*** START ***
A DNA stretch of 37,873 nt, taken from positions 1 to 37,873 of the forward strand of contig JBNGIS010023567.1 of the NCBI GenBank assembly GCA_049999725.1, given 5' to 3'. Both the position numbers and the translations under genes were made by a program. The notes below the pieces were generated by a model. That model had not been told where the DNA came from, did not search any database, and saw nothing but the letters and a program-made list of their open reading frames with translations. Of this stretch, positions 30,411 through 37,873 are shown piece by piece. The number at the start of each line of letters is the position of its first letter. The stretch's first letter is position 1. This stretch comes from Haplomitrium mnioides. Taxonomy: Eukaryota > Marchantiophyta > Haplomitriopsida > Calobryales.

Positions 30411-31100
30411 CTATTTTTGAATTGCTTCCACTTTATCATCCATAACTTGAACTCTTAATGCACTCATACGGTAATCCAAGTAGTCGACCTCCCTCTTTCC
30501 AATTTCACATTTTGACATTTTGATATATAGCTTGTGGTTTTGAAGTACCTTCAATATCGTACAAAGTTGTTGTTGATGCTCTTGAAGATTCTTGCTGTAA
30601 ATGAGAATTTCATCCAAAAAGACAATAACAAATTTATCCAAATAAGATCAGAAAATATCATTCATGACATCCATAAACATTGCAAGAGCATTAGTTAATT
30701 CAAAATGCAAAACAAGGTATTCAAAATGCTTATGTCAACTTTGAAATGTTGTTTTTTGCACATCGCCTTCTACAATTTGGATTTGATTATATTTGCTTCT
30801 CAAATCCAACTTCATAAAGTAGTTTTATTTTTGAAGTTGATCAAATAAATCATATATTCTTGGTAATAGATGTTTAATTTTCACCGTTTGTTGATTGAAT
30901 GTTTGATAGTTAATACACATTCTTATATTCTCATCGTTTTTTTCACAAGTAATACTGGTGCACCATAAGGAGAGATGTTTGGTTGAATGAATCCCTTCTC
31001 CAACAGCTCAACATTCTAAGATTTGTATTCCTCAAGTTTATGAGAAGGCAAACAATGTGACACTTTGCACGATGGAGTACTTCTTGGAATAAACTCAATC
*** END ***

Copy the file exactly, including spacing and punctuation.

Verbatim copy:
A DNA stretch of 37,873 nt, taken from positions 1 to 37,873 of the forward strand of contig JBNGIS010023567.1 of the NCBI GenBank assembly GCA_049999725.1, given 5' to 3'. Both the position numbers and the translations under genes were made by a program. The notes below the pieces were generated by a model. That model had not been told where the DNA came from, did not search any database, and saw nothing but the letters and a program-made list of their open reading frames with translations. Of this stretch, positions 30,411 through 37,873 are shown piece by piece. The number at the start of each line of letters is the position of its first letter. The stretch's first letter is position 1. This stretch comes from Haplomitrium mnioides. Taxonomy: Eukaryota > Marchantiophyta > Haplomitriopsida > Calobryales.

Positions 30411-31100
30411 CTATTTTTGAATTGCTTCCACTTTATCATCCATAACTTGAACTCTTAATGCACTCATACGGTAATCCAAGTAGTCGACCTCCCTCTTTCC
30501 AATTTCACATTTTGACATTTTGATATATAGCTTGTGGTTTTGAAGTACCTTCAATATCGTACAAAGTTGTTGTTGATGCTCTTGAAGATTCTTGCTGTAA
30601 ATGAGAATTTCATCCAAAAAGACAATAACAAATTTATCCAAATAAGATCAGAAAATATCATTCATGACATCCATAAACATTGCAAGAGCATTAGTTAATT
30701 CAAAATGCAAAACAAGGTATTCAAAATGCTTATGTCAACTTTGAAATGTTGTTTTTTGCACATCGCCTTCTACAATTTGGATTTGATTATATTTGCTTCT
30801 CAAATCCAACTTCATAAAGTAGTTTTATTTTTGAAGTTGATCAAATAAATCATATATTCTTGGTAATAGATGTTTAATTTTCACCGTTTGTTGATTGAAT
30901 GTTTGATAGTTAATACACATTCTTATATTCTCATCGTTTTTTTCACAAGTAATACTGGTGCACCATAAGGAGAGATGTTTGGTTGAATGAATCCCTTCTC
31001 CAACAGCTCAACATTCTAAGATTTGTATTCCTCAAGTTTATGAGAAGGCAAACAATGTGACACTTTGCACGATGGAGTACTTCTTGGAATAAACTCAATC